The Money Pit

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In November 1973, Walter De Maria wrote to his former dealer, Virginia Dwan, seeking funds to create a second, larger version of 35-Pole Lightning Field, a work of Land art that he had erected near Flagstaff, Arizona, earlier that year with Dwan’s financing but later dismantled. During her keynote lecture at “Collecting the ‘Uncollectible’: Earth and Site-Specific Sculpture,” a half-day symposium held at the Frick Collection, New York, on May 23, art historian Suzaan Boettger quoted from the letter: “I have come to realize that the land or earth movement as a whole is best advanced through fewer major statements rather than a profusion of smaller ones.”

Landscape Surveyors

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A panel on “The Changing Landscape of Museums Today” coincided with the release of the Asia Society Museum’s anthology of essays, Making a Museum in the 21st Century. Responding to a question asked by Josette Sheeran, president and chief executive officer of the Asia Society—“What does a successful museum look like in the twenty-first century?”—the museum directors Richard Armstrong and Melissa Chiu talked about collections, buildings, and exhibitions, while the bureaucrat Tom Finkelpearl zeroed in on diversity and audience.

Art Market Booming, Dealers Say

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Not only is art alive, it is thriving, was the assessment given by some of the nation’s foremost museum officials, art dealers, and artists to some four hundred persons at the first World Art Market Conference over the weekend. “Far from being less pertinent, the fine arts and the art museum will become more important,” declared Thomas P. F. Hoving, director of the Metropolitan Museum of Art.

Speculate in Art? Not Us!

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Billed as “The First World Art Market Conference,” the show was, as John Everett, president of the New School, said in his opening remarks, about the “business of art.” It appeared to be mostly a media event. The press was given the three front rows, fussed over with TLC. Some four hundred others, dealers, and collectors from around the country, and a few artists hoping to learn about “business,” paid $200 each to see and hear the superstars of the art market. Those expecting a clear view of the crystal ball—specific investment advice—were disappointed. But they got lots of encouragement and word that the art market is very good these days.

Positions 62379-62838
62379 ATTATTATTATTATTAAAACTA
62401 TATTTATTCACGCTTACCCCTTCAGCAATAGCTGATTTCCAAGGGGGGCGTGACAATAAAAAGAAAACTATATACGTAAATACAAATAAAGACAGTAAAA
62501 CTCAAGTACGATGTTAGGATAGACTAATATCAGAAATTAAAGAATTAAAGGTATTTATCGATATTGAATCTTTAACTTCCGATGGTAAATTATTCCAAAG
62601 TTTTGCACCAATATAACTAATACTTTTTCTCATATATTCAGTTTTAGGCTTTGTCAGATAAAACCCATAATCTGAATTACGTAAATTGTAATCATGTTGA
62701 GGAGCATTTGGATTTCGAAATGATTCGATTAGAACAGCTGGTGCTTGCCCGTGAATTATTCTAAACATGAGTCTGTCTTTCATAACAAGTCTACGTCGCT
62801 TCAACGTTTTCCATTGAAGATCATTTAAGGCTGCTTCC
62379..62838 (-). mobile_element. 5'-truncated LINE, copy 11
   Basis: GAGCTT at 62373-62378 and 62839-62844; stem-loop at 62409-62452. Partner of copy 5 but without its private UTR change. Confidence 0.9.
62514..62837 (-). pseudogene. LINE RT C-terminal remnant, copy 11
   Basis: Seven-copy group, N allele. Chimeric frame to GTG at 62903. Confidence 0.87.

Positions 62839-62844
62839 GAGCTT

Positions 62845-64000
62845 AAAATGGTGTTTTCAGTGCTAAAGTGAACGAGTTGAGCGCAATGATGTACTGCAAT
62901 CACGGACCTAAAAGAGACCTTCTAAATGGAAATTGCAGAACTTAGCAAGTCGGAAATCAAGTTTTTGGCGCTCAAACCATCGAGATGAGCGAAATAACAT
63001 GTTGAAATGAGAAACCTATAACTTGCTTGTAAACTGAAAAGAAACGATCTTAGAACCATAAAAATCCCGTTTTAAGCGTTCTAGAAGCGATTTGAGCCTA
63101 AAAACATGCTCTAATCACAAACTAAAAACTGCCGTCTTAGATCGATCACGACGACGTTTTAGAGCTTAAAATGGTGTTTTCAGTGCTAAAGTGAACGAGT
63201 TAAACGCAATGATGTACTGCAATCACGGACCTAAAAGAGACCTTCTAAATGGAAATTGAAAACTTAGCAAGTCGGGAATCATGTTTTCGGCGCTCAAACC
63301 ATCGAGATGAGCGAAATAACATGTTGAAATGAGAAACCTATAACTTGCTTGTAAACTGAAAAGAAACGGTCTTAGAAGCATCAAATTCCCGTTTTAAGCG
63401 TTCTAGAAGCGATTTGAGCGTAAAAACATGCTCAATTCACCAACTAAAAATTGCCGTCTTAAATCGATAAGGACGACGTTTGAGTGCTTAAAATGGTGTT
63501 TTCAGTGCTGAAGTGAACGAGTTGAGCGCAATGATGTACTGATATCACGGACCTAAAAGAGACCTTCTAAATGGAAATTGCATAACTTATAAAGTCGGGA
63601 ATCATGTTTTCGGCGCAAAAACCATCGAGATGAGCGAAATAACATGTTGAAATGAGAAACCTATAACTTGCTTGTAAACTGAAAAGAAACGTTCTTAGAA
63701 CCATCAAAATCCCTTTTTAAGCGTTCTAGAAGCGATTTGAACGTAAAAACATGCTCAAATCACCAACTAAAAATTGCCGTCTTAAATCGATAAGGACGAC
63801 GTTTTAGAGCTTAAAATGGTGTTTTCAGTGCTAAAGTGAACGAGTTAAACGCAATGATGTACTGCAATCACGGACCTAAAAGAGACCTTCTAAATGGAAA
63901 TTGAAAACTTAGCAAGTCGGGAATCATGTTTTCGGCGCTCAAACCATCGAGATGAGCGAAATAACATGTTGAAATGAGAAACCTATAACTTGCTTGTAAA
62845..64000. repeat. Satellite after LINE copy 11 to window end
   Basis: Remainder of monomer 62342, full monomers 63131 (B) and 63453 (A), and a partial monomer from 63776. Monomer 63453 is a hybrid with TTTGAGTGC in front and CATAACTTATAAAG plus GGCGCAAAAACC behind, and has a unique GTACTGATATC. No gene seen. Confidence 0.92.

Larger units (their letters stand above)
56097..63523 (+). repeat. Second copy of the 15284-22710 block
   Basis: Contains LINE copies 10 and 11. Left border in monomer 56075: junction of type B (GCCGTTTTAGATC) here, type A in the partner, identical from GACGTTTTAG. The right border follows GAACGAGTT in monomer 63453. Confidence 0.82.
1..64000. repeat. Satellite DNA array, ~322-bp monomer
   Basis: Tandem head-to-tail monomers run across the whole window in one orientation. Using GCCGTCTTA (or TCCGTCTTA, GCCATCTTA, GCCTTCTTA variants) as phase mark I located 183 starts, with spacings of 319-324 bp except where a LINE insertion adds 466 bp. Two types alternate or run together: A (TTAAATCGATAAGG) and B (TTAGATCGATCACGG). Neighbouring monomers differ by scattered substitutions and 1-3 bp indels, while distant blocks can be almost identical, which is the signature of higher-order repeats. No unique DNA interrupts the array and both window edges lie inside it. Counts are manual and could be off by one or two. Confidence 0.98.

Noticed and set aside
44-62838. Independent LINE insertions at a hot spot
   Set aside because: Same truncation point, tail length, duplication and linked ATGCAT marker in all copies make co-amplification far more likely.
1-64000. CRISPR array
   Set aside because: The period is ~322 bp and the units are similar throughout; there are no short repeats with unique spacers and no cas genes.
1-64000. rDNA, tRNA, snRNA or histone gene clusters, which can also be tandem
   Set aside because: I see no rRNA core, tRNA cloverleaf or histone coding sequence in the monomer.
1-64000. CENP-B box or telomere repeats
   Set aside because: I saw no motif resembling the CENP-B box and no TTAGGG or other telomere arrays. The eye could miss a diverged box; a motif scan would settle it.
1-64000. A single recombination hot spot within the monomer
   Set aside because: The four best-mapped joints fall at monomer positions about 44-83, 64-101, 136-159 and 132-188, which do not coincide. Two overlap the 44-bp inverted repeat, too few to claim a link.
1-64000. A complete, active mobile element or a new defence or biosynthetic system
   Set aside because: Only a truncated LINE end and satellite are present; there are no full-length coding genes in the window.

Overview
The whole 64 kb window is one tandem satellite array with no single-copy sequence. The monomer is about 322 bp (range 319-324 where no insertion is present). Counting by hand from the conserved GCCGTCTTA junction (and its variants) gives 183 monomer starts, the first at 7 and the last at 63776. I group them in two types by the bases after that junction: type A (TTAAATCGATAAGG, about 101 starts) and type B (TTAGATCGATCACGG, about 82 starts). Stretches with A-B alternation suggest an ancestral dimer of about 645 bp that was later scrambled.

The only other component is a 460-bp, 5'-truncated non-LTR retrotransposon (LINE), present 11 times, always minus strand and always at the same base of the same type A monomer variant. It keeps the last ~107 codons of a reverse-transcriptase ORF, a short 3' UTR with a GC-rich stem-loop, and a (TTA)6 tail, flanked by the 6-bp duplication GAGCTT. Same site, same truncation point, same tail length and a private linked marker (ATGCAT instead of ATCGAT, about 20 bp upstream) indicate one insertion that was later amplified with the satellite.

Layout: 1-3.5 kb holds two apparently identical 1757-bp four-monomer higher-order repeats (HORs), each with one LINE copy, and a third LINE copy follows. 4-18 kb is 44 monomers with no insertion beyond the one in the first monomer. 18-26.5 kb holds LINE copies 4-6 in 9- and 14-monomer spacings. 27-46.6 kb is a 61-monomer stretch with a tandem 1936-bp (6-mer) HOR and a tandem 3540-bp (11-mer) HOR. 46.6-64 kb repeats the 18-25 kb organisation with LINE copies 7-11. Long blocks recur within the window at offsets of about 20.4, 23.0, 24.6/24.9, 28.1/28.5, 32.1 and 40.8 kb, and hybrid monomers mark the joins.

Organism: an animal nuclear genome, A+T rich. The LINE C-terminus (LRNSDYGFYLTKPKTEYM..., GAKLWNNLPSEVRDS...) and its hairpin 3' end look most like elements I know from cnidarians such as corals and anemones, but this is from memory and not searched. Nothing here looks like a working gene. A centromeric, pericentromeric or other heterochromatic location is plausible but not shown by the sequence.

The Art Talk That Ate New York

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Titled “What Price Art,” and provocatively subtitled “The Economics of Art: An Agenda for the Future,” the conference promised to explore the economics of the visual arts market, with practical details on costs and price structure provided by “national experts in economics, finance, law, public policy, art and journalism.”

Hitting Rock Bottom

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“Welcome to the Armory Show TED Talks,” joked Christian Viveros-Fauné, a New York–based art critic who was the moderator of today’s panel. He said that everyone onstage for “From the Bottom Up: Rethinking Art Galleries in a Commodity and Event Dominated Ecosystem” is or was involved in exhibiting in a gallery situation or with an art fair, except for Georgina Adam, a columnist for the Financial Times and and an editor-at-large for the Art Newspaper. If only the panel had been, like a TED Talk, uplifting and inspirational. When the dust settled, the speakers neither established a historical assessment of the art fair’s ascendance over the past twenty years, nor did they interrogate—and I choose this word purposefully because of Viveros-Fauné recent cynical, under researched rants—the perceived state of the art market and art world. While I recognize the panelists witnessed the rise of the art fair firsthand, their recollections of the recent past were grounded in anecdote, hearsay, and received wisdom.

A Chicken in Every Pot

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The art market prospered in the Dutch Golden Age, as Rembrandt van Rijn, Johannes Vermeer, and Gerard Dou, among many others, began to meet a growing demand for portraits, still lifes, genre scenes, and landscapes. “Most pictures were bought by private, middle-class citizens, known as burghers, from modest artisans to wealthy regents,” writes Mariët Westermann in A Worldly Art: The Dutch Republic, 1585–1718 (1996). Even laborers and peasants, she notes, likely owned “a few mediocre prints.”